But the album hit a sour note with a small but vocal contingent of hip- hop writers from magazines like XXL, which panned the album so ruthlessly it’s been rumored to be the actual reason why at the 11th hour, the duo infamously decided to pull the album from Virgin’s release schedule to re-record the entire thing from scratch, negating the sea of otherwise overwhelmingly positive advance hype. Fast-forward to the fall of 2001, when word comes back that the mission had been accomplished:†In Search of… was back, and this time it was all the way live. The boys had found a genuine classic rock band (Minnesota’s Spy Mob, whose unreleased album for Epic fell into Williams’ hands) to play the previously digitized melodies and bleeps, giving the tracks an energy only hinted at on the original version. Suddenly, tongue-in-cheek rap-rock parodies like “Rock Star” sounded uncomfortably close to the bands they were aping in the first place. It also sounded really good. While they’d more than built their solid industry rep on the strength of their hip-hop productions (like their beat for Norega’s 1998 underground hit “Superthug”), the Neptunes sound was simultaneously pushing hip-hop deeper into the commercial mainstream than it had been since the days of Run DMC working with Aerosmith. Throughout 2001 they rocked both the clubs and the pop charts with the likes of Ol’ Dirty Bastard (“Gotch Ya Money”), Jermaine Dupri (“Let’s Talk About It”) and Dupri’s favorite Mini-Me, Lil’ Bow Wow (“Take Ya Home”). By year’s end, they owned the airwaves with even bigger hits for Usher (“You Don’t Have to Call”), Fabolous (“Holla Back”) N’Sync (“Girlfriend”) and No Doubt (“Hella Good”). All of this was enough to earn Williams the 2001 Songwriter of the Year award from Broadcast Music Inc. (BMI), which tracks radio airplay. It’s an award he’d win again in 2002. Not to be left out, partner Hugo received his own Songwriter of the Year award in 2002 from The American Society of Composers, Authors and Publishers (ASCAP). How did two middle-class minority kids (Hugo’s of Filipino descent) from Virginia Beach take control of the music industry with the same out-of-left-field flurry of brilliance and determination that Eminem brought out of Detroit? After spending one curious afternoon with the toast of young urban America, I’m not sure if we really came away with a definitive answer. But it certainly was a lot of fun trying to find one.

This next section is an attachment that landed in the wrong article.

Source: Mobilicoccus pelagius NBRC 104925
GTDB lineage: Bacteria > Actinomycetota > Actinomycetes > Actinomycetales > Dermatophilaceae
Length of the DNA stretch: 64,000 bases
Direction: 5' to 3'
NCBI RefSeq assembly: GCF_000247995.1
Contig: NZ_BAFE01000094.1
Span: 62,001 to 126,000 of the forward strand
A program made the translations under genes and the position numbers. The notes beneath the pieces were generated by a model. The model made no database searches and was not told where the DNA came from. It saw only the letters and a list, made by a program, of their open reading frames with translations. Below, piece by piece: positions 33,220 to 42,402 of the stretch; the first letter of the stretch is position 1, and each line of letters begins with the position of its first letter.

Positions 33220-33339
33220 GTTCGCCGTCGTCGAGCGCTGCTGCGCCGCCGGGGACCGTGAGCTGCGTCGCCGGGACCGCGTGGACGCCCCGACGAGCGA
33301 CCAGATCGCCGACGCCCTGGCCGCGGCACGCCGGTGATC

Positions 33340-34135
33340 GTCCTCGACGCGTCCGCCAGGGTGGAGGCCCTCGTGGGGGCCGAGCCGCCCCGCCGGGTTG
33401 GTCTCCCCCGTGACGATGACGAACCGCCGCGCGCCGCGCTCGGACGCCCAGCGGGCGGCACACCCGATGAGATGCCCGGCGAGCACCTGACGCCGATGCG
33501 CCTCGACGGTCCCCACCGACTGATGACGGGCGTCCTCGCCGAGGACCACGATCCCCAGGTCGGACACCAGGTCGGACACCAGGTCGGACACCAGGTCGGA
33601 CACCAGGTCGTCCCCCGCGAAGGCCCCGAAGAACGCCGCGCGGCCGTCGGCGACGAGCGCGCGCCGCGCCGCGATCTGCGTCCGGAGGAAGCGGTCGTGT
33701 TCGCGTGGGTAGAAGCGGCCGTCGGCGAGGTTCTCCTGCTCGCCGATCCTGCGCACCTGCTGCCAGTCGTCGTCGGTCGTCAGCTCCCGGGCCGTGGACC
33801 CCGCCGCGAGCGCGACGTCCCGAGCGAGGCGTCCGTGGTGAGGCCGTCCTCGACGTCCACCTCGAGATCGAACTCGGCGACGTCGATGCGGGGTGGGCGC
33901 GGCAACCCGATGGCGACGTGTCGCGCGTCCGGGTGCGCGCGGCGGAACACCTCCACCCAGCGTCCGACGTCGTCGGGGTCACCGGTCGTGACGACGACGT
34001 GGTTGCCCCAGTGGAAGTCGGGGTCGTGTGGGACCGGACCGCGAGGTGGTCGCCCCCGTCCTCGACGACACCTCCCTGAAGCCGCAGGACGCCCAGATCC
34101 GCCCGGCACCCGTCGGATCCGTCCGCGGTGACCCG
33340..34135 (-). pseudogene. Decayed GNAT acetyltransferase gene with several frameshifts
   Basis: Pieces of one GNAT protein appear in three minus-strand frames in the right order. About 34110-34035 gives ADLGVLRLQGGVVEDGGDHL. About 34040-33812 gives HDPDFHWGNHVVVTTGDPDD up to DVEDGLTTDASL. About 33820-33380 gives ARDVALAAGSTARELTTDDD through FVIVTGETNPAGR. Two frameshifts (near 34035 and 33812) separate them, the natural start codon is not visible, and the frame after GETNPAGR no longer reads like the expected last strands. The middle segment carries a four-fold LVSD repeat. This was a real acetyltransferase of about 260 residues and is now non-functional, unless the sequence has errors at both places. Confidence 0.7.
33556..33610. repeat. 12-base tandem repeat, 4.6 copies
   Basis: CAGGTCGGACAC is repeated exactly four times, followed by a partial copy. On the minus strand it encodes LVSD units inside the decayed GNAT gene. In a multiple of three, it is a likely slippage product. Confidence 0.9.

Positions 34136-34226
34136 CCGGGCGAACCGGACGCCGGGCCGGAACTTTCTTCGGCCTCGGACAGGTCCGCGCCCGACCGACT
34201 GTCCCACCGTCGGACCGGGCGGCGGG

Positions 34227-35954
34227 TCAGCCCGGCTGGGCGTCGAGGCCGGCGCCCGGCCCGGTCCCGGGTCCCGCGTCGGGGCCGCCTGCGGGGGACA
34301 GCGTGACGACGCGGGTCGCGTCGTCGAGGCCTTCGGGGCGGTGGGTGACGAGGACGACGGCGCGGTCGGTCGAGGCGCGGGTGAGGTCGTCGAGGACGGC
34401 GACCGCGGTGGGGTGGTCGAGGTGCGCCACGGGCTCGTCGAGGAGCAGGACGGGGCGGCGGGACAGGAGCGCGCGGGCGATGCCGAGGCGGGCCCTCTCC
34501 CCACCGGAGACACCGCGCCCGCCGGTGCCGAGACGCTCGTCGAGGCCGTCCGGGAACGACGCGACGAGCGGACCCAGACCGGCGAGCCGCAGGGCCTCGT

“I’m not a very fashionable person.” These are the first words Pharrell Williams utters upon arriving to this nondescript Los Angeles photo studio for a whirlwind shoot and interview they’ve slotted between waking up and a recording session with Toni Braxton (which will result in the first single from her More Than a Woman album, “Hit The Freeway”). Rocking his signature N.E.R.D. cap (set at an appropriately rakish angle, of course), Independent Skateboards shirt and a diamond watch/earring combo that reduce most women to tears, the statement is as hilarious as it is ridiculous. His ’70s trailer-park-stoner-meets-pro-skater-turned- young-thug-millionaire style is the epitome of 2002 cool. Once the pictures have been taken and lunch has been consumed, it’s time to talk. The interview quickly turns into an odd game of cat-and-mouse, with Williams firing off cryptic non-sequiters and contradictory statements at every turn. Like when I asked him about coming from Virginia Beach and how it shaped